Oh right, yeah, Milan Fashion Week kicked off last Saturday and I’ve been living under a sizeable rock ever since that’s had me missing all of Paris to boot. Apologies for those of you that land here in search of collection dissection mere moments after models scuttle off the runway, but this season I’m letting all impressions stew a bit before ranting bitterly, or raving deliriously.
Instead, it’s time to reflect i.e. pore over some vintage. Ever since 9 Crow St. opened up a few weeks back, I’ve been meaning to trawl through the rails as every single one of my mates has been waxing lyrical after his/her first visit. This week, myself and fashion pour femme enthusiast Ali decided to check it out.
SO glad we did. Being fashion aware as they are, owners Emma Fraser, Edel Brady and Dean McDaid aren’t your usual vintage pushers that rake in whatever tat they can get their hands on and then peddle it at prices based on unbelievable mark-ups. All being clothing enthusiasts themselves, they’re discerning when it comes to stock; right now, instead of an abundance of twee tea-party floral frocks, you’ll find sexy leather hot-pants, and for the guys – it’s more about waxed cotton jackets and tailored trousers, rather than mismatching shoes and those pinstripe blazers.
^ 2/3 Owners: the v. sweet Dean & Edel
^ Me, getting mah browse on, and no, this post wasn’t sponsored by Wrangler.
^ Ali fondling a Breton stripe dress (I know – how did I restrain myself from stripping and trying it on myself then and there?)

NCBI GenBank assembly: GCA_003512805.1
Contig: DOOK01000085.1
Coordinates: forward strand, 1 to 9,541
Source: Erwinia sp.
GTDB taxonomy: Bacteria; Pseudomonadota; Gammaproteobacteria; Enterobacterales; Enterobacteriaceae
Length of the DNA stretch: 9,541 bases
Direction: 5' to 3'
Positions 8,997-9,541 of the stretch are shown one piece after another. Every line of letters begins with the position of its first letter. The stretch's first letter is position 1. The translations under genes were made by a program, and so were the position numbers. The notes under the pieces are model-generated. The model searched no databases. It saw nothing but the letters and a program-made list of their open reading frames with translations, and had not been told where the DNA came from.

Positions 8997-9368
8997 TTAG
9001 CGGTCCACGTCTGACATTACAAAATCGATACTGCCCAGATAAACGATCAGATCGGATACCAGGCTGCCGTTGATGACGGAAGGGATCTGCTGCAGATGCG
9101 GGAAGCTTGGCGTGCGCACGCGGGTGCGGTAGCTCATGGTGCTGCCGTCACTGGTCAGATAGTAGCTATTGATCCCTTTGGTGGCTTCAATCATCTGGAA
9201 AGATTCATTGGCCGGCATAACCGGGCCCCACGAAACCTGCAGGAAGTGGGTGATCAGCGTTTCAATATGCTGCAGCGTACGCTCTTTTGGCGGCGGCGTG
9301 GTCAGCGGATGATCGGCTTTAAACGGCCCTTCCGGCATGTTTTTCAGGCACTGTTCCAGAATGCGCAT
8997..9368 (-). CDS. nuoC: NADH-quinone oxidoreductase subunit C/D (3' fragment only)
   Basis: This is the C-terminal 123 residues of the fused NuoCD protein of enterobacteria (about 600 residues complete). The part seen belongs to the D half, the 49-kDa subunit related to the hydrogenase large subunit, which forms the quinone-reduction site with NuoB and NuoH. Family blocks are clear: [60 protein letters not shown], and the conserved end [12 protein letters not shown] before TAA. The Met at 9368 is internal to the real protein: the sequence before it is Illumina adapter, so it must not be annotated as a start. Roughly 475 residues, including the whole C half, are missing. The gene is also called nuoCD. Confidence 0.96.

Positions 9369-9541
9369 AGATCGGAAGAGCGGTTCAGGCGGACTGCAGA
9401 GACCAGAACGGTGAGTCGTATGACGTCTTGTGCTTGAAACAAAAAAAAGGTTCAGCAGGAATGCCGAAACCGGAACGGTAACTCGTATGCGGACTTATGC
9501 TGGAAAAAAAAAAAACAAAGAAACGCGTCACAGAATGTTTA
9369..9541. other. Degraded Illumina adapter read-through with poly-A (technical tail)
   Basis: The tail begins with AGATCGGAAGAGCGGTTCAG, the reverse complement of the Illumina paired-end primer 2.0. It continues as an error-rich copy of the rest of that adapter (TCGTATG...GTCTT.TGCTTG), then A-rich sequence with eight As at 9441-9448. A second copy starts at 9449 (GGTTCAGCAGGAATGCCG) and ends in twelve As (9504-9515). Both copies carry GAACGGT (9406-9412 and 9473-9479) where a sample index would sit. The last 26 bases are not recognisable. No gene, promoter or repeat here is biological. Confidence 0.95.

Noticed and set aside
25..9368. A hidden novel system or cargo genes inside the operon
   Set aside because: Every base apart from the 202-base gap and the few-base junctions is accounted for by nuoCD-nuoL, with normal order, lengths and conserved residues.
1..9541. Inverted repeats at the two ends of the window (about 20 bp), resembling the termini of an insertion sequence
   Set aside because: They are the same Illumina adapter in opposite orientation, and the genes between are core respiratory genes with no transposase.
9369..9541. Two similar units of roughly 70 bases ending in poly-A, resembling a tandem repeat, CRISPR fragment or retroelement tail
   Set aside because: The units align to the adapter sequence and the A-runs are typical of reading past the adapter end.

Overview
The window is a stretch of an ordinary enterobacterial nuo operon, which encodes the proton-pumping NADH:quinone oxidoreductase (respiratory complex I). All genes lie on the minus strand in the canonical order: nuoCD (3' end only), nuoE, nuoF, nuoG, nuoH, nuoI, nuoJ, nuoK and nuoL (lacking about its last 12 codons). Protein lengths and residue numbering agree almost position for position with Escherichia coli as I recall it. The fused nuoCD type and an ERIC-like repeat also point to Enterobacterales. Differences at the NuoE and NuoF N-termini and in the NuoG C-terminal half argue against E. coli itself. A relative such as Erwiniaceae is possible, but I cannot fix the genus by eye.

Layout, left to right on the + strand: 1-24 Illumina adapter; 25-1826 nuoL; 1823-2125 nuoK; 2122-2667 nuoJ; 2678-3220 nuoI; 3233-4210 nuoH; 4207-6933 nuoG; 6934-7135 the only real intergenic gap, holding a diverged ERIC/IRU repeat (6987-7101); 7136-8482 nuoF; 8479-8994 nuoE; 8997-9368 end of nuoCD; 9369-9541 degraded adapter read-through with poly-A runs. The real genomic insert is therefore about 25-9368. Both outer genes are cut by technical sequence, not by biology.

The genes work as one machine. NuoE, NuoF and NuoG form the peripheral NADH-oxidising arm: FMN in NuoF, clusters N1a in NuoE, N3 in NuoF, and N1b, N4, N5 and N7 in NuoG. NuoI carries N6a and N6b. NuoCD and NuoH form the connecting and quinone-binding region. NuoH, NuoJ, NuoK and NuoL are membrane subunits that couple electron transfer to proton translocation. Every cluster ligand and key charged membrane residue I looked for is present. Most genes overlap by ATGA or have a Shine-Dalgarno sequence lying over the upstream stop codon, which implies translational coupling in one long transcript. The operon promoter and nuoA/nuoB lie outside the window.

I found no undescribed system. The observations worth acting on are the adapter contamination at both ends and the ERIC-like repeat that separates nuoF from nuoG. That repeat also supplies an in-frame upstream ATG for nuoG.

The store itself is impressive, too, with old-world, cracked-in-places tiling on the ground and a long, battered black leather couch which offers perusers a time-out if they need it. Catholic iconography features heavily as well which pays tribute, I suppose, to the owners’ heritage, but also lends to the kind of time-warp feel they’ve managed to craft so well.
But it’s not all about making the rent, the guys are also keen to aid up-and-comers in the various fields of fashion, art and music in making their first step into the commercial arena by offering them free exhibition space. Already they’ve installed the work of Dublin-based illustrator Leigh Arthur who’s all about the grotesque made kind of charming.
^ Leigh Arthur’s work
Admittedly, when I heard about this venture first I was hopeful yet incredibly cynical at the same time. It seems I’ve been proven wrong. Cheap (from what I’ve seen, stock starts from around €5 and outerwear is around €50 mark), cheerful and set apart from the rest of Dublin’s vintage haunts, 9 Crow St. are here, and are determined to stay.
9 Crow St, Dublin 2